Last night in the Republican debate Tim Russert asked John McCain about a statement he’d made:
"I know a lot less about economics than I do about military and foreign policy issues. I still need to be educated."
McCain pretended he’d never said any such thing:
"I don’t know where you got that quote from, I’m very well versed in economics."
Except that he had said it. Russert plucked the statement from this 2005 puff piece on McCain in the WSJ:
On a broader range of economic issues, though, Mr. McCain readily departs from Reaganomics. His philosophy is best described as a work in progress. He is refreshingly blunt when he tell me: "I'm going to be honest: I know a lot less about economics than I do about military and foreign policy issues. I still need to be educated." OK, so who does he turn to for advice? His answer is reassuring. His foremost economic guru is former Texas Sen. Phil Gramm (who would almost certainly be Treasury secretary in a McCain administration). He's also friendly with the godfather of supply-side economics, Arthur Laffer.
You’ll probably find that information about McCain’s economic advisors less reassuring than reporter Stephen Moore did. In any case, McCain has said similar things about his economic ignorance several times over several years...and as recently as last month. His admissions of ignorance are well known and sometimes quite spectacular.
So, just another case of McCain the liar.
How contentedly American journalists suck at the teat of that mother of all political myths: John McCain the straight-talker. Disgusting, sure, particularly if you have any direct experience of McCain the liar, as I do.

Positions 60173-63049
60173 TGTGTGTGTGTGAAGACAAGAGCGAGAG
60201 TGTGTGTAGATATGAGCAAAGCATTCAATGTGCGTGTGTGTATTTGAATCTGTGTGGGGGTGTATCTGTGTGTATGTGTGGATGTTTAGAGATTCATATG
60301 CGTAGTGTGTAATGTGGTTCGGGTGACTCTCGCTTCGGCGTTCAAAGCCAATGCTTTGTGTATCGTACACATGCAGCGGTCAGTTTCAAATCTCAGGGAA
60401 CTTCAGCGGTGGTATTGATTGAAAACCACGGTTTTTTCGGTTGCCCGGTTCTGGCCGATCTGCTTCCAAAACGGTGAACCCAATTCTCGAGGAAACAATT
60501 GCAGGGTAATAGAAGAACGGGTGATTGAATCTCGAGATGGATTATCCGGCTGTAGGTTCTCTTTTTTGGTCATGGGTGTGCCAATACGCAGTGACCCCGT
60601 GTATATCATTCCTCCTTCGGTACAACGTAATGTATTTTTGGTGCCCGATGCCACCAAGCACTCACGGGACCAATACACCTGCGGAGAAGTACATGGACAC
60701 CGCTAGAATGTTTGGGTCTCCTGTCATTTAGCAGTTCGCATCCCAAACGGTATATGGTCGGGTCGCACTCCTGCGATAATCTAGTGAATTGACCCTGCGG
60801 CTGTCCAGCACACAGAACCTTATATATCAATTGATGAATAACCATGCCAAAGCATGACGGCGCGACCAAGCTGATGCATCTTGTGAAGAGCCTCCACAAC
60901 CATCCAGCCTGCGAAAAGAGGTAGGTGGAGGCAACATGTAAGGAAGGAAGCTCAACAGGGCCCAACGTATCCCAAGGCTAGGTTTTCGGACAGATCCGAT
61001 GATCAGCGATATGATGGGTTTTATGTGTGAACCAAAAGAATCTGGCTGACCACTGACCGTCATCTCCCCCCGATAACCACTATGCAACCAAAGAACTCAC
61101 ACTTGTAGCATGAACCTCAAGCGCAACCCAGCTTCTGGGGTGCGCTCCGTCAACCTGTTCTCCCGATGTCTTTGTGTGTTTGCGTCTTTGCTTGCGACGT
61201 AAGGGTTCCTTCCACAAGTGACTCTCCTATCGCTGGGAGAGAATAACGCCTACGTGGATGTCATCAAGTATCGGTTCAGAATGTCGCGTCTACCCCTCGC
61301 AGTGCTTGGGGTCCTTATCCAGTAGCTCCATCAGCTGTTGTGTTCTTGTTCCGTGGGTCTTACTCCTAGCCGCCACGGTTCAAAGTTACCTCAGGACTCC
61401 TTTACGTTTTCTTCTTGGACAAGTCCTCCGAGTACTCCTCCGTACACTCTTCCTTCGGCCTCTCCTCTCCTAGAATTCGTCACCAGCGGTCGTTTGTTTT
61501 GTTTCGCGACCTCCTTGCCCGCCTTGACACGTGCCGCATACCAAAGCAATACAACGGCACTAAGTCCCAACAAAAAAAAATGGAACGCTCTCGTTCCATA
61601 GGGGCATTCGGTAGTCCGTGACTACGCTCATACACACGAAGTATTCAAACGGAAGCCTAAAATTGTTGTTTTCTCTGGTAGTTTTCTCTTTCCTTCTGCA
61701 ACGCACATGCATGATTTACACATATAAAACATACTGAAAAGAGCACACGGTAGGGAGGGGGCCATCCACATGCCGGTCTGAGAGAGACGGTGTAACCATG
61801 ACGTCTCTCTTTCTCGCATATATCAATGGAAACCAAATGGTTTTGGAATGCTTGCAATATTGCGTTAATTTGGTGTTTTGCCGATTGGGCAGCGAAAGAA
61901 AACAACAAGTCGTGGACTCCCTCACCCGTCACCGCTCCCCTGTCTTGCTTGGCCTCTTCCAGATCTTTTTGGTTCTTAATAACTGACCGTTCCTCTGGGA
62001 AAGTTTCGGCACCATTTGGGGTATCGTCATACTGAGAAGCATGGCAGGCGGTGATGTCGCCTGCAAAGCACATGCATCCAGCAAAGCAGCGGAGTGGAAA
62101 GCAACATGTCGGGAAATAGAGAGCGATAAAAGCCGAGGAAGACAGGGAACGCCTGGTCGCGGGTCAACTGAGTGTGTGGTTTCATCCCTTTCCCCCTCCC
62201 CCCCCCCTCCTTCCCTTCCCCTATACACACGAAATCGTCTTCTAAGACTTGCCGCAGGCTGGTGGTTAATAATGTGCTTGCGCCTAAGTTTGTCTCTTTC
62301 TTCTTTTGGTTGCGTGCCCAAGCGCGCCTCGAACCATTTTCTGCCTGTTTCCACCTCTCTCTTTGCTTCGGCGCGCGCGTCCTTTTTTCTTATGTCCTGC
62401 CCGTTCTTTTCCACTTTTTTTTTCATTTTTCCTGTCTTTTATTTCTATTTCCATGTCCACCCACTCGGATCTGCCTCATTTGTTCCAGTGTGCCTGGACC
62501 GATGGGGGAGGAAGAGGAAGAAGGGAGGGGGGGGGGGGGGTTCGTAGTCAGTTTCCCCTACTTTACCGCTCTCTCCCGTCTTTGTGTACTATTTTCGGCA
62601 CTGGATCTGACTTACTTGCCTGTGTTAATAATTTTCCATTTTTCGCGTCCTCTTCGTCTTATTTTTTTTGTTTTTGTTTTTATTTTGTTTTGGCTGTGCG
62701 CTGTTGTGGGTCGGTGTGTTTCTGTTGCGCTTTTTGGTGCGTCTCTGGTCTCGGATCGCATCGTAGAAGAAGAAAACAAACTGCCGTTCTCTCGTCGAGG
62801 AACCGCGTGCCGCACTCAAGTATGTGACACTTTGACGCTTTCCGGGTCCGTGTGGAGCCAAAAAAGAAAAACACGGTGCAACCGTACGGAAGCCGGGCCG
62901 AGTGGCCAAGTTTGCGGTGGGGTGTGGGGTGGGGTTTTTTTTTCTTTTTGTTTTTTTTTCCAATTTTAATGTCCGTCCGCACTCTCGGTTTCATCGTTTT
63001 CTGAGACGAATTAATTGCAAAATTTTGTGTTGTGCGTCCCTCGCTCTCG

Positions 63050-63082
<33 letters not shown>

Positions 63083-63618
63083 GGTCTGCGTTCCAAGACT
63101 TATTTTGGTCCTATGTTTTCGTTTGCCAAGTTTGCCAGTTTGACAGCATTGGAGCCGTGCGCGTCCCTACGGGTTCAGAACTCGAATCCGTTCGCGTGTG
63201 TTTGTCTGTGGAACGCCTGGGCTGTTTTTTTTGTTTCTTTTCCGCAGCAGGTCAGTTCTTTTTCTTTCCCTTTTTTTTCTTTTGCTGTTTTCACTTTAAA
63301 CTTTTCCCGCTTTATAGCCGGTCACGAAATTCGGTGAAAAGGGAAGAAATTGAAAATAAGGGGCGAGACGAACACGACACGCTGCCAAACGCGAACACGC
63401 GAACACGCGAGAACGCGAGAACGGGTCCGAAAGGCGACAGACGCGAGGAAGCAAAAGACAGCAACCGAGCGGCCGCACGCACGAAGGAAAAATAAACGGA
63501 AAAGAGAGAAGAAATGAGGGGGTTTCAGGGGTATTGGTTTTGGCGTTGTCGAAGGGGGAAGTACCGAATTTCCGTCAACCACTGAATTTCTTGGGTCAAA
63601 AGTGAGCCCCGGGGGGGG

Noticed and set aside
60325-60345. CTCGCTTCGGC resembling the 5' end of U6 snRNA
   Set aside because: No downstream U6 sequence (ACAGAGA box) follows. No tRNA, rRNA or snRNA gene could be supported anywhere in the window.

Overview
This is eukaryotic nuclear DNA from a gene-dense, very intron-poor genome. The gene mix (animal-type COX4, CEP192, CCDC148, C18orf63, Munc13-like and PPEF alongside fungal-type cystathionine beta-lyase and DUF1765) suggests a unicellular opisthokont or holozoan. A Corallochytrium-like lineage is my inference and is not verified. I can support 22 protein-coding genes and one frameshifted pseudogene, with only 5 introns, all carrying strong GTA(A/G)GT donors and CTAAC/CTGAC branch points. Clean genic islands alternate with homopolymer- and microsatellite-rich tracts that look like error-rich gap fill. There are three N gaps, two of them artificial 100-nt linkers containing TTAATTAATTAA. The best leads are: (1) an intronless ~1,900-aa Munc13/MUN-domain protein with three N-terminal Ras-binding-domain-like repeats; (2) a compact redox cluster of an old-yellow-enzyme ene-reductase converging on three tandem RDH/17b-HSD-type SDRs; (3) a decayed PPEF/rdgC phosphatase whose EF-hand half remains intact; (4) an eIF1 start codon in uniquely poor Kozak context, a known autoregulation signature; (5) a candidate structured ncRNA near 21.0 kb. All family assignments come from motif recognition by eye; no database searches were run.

Take for example this slobbering interview by Michele Norris on NPR recently. She spits up all over herself trying to portray a simple opinion about economics as emblematic of McCain’s honesty and candor, assuming these things as if they were fact (rather than journalistic fictions):
Michele Norris: One of the things you’ve been spending a lot of time talking about is the faltering economy, particularly in Michigan. You were very honest, and you were very straight with the voters, you said many of the American jobs, the US jobs that we’ve lost, are simply not coming back. Mitt Romney seemed to look at that and see a big fat pitch over the plate. He started saying that, yes, those jobs can come back, in fact he has a plan to bring them back. And he painted a much more optimistic picture of the future economy. Does that suggest that voters aren’t always ready for straight talk? Is that one way to read those results?
John McCain: No, I think that voters want straight talk. That’s why we won in New Hampshire, that’s why we’ll win here. I’m not pessimistic, I’m optimistic about the future of our economy...
Michele Norris: That’s a courageous stance to take, though, to stand up to voters and say you know we have to face up to the fact that some of those jobs might not be coming back.
John McCain: Look, voters are smart, they’re not uninformed...